The biggest issue with Web services may be translating current developer skills to forthcoming products, according to Martin Marshall, a managing director at Zona Research in Redwood City, Calif. "The burning question is whether Visual Basic is compatible with Visual Basic.NET, not whether Web services from different vendors are compatible with each other," Marshall says.
Microsoft in particular has had a difficult time making Visual Basic skill sets applicable to the Internet. "It took me a long time to move my [Visual Basic] skills and my FoxPro skills to the Internet. I think there is a psychological hump there," says Brian Kinkle, a senior project manager at Vega Application Development in Media, Pa.
Somewhere on the horizon
As is the case with most new technologies, Web services won't gain much traction overnight. Vendors such as Sun and Microsoft detailed road maps in which Web services-enabling products and technologies won't blossom for two to three years.
A report published in late January by Stamford, Conn.-based consultancy Gartner predicts that all leading e-business platforms will support at least the basic Web-services infrastructure by 2002 or by 2003. By 2003, more than 75 percent of Web services in production will be supported by Web-services infrastructures provided by IBM, Microsoft, or two or three other vendors, the report states.
When it comes to Web services, customers need to understand the technology, says Will Zachmann, a vice president at Meta Group in Stamford, Conn. "There is no way you'll have a clue about how Web services can be beneficial if you don't understand the technology," he says. "You better be able to understand this technology in order to run your business."
Any company considering the move should ask themselves what their business needs are, what infrastructure needs those business objectives create, and how they plan to communicate with Internet exchanges, according to Muntuck Yap, a principal in the Internet services division at Arthur Andersen, in Chicago.
"If you don't think about what a Web service can be, and design for that, you'll only be able to take advantage of about 25 [percent] to 50 percent of the benefit of these technologies," says David Story, vice president of engineering at Allegis, a San Francisco-based PRM (partner relationship management) vendor that provides its software in the form of a Web service to Fortune 500 companies.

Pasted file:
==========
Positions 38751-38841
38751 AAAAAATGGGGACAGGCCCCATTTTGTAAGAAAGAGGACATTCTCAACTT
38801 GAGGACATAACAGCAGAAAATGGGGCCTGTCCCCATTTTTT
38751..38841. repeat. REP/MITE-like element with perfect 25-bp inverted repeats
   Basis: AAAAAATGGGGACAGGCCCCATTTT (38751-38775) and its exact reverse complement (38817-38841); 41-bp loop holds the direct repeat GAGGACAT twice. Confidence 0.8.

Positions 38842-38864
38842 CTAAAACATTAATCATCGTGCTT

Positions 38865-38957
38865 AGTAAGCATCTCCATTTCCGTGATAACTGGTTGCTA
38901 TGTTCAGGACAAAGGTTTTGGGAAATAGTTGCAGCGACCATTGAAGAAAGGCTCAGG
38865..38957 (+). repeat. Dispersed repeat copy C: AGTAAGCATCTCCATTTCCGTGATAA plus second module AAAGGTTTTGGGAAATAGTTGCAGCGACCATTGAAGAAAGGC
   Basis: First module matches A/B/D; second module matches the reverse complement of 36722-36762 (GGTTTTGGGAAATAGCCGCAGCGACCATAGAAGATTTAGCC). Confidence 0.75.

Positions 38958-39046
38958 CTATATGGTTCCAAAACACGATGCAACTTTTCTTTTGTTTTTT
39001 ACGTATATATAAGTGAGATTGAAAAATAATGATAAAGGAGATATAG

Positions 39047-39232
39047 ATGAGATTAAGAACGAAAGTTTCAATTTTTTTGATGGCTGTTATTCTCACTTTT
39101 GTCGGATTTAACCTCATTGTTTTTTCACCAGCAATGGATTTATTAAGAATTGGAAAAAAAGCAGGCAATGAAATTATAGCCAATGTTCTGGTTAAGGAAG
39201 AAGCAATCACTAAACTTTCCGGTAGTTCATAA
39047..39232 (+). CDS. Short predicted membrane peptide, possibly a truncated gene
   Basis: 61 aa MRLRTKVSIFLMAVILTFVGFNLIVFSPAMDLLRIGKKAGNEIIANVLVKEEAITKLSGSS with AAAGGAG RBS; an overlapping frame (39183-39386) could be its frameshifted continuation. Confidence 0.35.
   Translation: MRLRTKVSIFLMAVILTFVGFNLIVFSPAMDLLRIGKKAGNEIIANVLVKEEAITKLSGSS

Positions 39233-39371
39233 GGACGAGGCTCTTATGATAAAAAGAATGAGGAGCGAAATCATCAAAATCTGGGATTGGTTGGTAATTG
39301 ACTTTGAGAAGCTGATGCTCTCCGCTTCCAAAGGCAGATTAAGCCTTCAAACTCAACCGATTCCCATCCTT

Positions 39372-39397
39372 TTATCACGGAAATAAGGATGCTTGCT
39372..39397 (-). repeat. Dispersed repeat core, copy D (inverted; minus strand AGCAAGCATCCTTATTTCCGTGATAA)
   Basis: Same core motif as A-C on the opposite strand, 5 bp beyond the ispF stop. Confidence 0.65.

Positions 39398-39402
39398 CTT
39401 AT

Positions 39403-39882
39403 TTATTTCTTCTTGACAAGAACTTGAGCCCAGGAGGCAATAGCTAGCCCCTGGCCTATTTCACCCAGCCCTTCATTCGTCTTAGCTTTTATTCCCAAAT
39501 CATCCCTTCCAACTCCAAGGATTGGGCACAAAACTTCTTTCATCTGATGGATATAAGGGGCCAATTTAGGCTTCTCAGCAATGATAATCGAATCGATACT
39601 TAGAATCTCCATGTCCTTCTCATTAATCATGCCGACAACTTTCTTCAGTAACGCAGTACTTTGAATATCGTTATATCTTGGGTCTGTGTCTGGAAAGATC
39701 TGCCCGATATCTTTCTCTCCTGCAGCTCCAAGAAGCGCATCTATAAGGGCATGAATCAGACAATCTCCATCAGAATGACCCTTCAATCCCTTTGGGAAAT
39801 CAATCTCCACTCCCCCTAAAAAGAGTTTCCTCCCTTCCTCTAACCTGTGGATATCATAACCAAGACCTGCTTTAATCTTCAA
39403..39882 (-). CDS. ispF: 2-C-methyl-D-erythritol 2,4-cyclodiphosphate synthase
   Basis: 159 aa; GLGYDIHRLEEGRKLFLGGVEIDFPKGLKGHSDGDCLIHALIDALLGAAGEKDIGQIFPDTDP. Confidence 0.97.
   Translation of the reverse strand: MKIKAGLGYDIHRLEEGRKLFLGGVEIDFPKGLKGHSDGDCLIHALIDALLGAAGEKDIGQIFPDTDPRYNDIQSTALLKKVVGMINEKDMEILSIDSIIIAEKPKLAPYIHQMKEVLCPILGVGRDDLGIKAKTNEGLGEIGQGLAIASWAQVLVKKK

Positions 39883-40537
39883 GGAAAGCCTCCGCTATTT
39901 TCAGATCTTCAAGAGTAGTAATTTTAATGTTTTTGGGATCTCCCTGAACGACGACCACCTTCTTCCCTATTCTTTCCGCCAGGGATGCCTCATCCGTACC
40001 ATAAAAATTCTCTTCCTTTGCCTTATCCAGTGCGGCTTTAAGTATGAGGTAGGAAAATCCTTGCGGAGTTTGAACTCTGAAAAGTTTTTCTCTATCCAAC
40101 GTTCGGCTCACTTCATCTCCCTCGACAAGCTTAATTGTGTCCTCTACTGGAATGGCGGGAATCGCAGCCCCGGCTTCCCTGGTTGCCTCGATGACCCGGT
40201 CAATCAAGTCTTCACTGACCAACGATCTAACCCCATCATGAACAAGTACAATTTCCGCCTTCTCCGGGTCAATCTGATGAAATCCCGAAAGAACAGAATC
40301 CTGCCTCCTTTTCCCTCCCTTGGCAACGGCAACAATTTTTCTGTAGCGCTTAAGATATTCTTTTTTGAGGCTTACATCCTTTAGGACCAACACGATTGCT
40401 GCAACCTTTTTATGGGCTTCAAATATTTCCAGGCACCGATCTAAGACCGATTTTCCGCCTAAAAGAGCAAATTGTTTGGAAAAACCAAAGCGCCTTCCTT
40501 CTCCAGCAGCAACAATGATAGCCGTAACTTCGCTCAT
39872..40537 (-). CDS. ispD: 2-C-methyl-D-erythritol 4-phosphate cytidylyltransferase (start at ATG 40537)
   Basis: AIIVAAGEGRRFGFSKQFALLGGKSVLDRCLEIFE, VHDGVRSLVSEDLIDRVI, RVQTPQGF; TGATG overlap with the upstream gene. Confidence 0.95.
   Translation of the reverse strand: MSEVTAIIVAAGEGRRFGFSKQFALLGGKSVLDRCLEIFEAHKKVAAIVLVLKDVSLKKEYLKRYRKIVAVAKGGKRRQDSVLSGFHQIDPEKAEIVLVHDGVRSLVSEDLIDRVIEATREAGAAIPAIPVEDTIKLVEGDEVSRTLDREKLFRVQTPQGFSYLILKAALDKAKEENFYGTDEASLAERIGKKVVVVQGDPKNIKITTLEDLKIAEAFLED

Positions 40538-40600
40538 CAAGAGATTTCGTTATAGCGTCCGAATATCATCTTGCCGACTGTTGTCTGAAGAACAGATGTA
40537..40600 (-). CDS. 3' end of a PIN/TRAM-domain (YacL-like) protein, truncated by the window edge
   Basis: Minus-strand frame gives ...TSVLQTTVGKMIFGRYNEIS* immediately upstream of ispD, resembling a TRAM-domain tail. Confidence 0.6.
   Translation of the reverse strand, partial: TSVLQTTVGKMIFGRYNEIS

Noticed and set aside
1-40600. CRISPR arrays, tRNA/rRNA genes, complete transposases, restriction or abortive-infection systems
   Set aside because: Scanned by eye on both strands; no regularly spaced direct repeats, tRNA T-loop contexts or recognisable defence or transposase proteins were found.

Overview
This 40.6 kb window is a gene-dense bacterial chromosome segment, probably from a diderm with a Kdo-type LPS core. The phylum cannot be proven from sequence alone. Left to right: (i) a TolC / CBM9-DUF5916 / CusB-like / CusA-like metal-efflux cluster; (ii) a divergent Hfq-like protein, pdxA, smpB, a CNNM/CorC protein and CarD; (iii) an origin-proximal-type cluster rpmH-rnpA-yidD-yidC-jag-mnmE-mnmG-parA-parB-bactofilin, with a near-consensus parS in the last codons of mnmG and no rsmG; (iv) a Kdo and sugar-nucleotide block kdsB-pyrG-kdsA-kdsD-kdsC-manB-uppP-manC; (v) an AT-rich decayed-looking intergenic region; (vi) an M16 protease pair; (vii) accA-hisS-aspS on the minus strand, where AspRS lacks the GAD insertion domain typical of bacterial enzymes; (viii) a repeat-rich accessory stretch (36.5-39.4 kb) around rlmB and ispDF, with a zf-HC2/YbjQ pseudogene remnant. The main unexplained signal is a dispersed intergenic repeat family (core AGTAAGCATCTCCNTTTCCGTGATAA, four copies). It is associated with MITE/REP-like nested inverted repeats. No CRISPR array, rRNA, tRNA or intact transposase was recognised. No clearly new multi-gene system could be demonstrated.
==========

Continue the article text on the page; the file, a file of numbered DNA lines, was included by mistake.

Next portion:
Send comments to Senior Writer Tom Sullivan (firstname.lastname@example.org). Martin LaMonica contributed to this report.
The .net effects
Web services will eventually be seamlessly interoperable with one another, but it is certain that developers and customers will still be faced with a perplexing platform choice.
At this point, analysts say, the choice is tough and may depend primarily on what architecture customers already have in place. "Microsoft has done the best job in winning the vaporware war at this point in putting forth a grand vision," says Al Gillen, a research manager at IDC in Framingham, Mass. "But it's not atypical for Microsoft to put a placeholder out in the market while they get their act together."
IBM and Sun Microsystems Inc., in particular, already have a number of the pieces in place for building Web services, although more are on the way -- whereas Microsoft's technologies are still in the beta-testing phase, particularly Visual Studio.NET and Whistler, the pending next-generation Windows OS; both are due later this year.
Gillen pointed out that Microsoft has some time to catch up technologywise while the de facto Web-services standards are maturing. Analysts agreed that Microsoft appears to have thought out its Web-services strategy more than the other vendors. And at the very least, Microsoft has done the most evangelizing on the subject. Some of Microsoft's competitors suggest that the Redmond, Wash., company's typical marketing blitzkrieg will benefit them as well as Microsoft.
"We won't spend as much as Microsoft on the brand itself, but we'll spend an inordinate amount of money on development," says Seth Pinkham, group manager for ASP marketing at Sun Microsystems, in Palo Alto, Calif. "The promotion that Microsoft is putting into .NET will go a long way toward making the world understand how business is moving to the Web."